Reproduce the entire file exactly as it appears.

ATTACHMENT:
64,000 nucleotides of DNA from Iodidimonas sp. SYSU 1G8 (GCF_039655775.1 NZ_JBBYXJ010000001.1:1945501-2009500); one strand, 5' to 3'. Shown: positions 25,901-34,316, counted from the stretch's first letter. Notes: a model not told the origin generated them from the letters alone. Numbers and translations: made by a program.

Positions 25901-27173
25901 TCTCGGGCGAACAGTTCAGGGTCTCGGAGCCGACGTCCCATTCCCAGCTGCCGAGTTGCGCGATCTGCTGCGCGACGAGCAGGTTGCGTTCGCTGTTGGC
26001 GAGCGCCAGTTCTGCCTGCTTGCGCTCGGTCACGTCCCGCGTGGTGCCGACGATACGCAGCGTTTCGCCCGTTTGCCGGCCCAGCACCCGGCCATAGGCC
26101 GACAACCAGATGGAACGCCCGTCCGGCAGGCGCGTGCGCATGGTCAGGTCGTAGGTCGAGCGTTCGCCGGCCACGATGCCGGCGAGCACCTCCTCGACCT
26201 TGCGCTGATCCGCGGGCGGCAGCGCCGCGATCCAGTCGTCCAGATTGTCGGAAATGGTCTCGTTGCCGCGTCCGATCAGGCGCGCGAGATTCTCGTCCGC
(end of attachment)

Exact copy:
64,000 nucleotides of DNA from Iodidimonas sp. SYSU 1G8 (GCF_039655775.1 NZ_JBBYXJ010000001.1:1945501-2009500); one strand, 5' to 3'. Shown: positions 25,901-34,316, counted from the stretch's first letter. Notes: a model not told the origin generated them from the letters alone. Numbers and translations: made by a program.

Positions 25901-27173
25901 TCTCGGGCGAACAGTTCAGGGTCTCGGAGCCGACGTCCCATTCCCAGCTGCCGAGTTGCGCGATCTGCTGCGCGACGAGCAGGTTGCGTTCGCTGTTGGC
26001 GAGCGCCAGTTCTGCCTGCTTGCGCTCGGTCACGTCCCGCGTGGTGCCGACGATACGCAGCGTTTCGCCCGTTTGCCGGCCCAGCACCCGGCCATAGGCC
26101 GACAACCAGATGGAACGCCCGTCCGGCAGGCGCGTGCGCATGGTCAGGTCGTAGGTCGAGCGTTCGCCGGCCACGATGCCGGCGAGCACCTCCTCGACCT
26201 TGCGCTGATCCGCGGGCGGCAGCGCCGCGATCCAGTCGTCCAGATTGTCGGAAATGGTCTCGTTGCCGCGTCCGATCAGGCGCGCGAGATTCTCGTCCGC